The World of Color. Text and Background | WebReference

The World of Color. Text and Background

  Text and Background
  One very important area to apply color principles in web design is selection of colors for the background, text, and links on the page via the attributes of BODY tag.  This is an interesting exercise in harmonizing three (or four, if we count the color of visited links) colors playing quite dissimilar roles and differing by the areas and shapes they occupy. (See another article for information on image backgrounds.)

The technical side of the problem is widely popularized on the Web.  In fact, the whole Yahoo page on color in web design is made up of links to various color selection devices, decimal-to-hex converters, and tutorials on the non-dithering Netscape palette.  Here, however, I'd like to explore creative opportunities of the genre rather than the technical details.

Long ago were the times when all pages on the Web relied on the default gray background color (#C0C0C0) of Mosaic and Netscape Navigator.  Now the prevalent color combination uses white background and default browser colors for text (black) and links (in Netscape, blue #0000FF).  There's nothing wrong with this color scheme.  Bear in mind, however, that an original and balanced color combination can improve the impact of your page incredibly---as well as, admittedly, a poor color choice is likely to alienate many of your visitors.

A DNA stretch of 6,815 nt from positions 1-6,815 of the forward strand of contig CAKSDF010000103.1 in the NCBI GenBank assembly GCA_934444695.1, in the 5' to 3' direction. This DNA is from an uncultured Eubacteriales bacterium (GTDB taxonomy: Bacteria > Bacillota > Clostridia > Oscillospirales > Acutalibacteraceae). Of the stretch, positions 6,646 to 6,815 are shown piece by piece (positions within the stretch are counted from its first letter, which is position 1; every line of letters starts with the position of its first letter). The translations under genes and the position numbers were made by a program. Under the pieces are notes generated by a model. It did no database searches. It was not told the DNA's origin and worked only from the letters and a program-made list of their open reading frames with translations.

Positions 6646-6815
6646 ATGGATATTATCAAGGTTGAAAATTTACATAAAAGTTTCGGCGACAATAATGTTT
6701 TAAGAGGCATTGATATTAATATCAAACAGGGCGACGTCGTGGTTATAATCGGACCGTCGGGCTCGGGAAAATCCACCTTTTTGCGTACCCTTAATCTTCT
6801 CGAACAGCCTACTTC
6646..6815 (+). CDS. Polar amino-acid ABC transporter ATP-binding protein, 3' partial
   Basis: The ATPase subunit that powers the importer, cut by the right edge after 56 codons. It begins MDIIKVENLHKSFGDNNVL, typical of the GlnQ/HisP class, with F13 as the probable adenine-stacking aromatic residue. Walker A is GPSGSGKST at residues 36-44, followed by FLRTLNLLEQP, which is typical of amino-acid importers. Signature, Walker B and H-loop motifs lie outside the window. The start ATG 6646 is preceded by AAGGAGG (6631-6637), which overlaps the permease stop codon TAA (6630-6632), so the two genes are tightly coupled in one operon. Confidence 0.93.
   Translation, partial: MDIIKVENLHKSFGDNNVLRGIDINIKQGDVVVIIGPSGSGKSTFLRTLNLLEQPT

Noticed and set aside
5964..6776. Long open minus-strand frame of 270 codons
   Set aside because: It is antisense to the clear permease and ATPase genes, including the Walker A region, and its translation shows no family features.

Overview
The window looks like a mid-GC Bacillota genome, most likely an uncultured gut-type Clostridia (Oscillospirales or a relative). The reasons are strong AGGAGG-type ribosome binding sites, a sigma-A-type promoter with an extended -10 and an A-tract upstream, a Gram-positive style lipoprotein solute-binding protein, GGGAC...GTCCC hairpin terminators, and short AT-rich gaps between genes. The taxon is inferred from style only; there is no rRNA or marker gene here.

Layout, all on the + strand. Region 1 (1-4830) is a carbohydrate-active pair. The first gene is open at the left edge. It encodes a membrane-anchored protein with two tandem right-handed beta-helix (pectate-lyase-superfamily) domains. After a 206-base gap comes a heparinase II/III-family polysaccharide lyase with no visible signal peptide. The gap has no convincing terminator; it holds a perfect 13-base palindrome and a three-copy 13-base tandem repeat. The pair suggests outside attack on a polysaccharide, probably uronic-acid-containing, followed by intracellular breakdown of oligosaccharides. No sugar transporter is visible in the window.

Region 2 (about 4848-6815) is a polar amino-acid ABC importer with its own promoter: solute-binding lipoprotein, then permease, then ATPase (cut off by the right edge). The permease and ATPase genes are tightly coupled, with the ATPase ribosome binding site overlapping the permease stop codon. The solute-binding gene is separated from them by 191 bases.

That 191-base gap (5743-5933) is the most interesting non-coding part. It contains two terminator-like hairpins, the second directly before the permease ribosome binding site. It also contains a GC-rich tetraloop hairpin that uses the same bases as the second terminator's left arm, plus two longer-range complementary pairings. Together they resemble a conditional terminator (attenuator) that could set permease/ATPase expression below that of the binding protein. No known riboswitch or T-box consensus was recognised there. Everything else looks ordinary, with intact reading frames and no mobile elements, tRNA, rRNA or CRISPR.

The primary requirement that must be satisfied in any case is that the text must remain legible, which is ensured by a high enough level of contrast between the text and background.  Investigations show (not surprisingly) that black text on white background is the most legible.  But of course, there's a continuum of other color pairs which are contrasting enough to not sacrifice legibility.


Link 1:  Sorry, I'm not convinced by that blue
Unusual color combinations with darker text on a light background are not very popular on the Web.  Probably the reason is that it is difficult to create a color which is interesting and sufficiently bright at the same time.  Take for an example the page of Andrew Glassner.  Nice design, but the aqueous background color makes me wonder why it's this unconvincing intermediate tint and not just blue or white.  The color feels like a watered down cola, with no reason to drink it instead of pure cola or pure water.  

 When I first hit the idea I started to think what might improve the dark-text-on-light-background scheme.  First, background color can be made less saturated.  This makes it more difficult to guess what pure color it alludes to, resulting in a more natural and engaging tint.  Second, if the background color is pale, we could help make it more expressive by providing a text color along the same lines---best of all, a darker shade with the same hue/saturation values.  

 I might just as well say that text color needs support from the background, as a dark-colored text is very likely to be taken simply for black.  If, however, background and text colors back up each other, their true nature is communicated in a much more eloquent fashion.  With this scheme, link colors can be used to somehow zest the otherwise monotonous color landscape.  For an example, I could show you a page at my home site.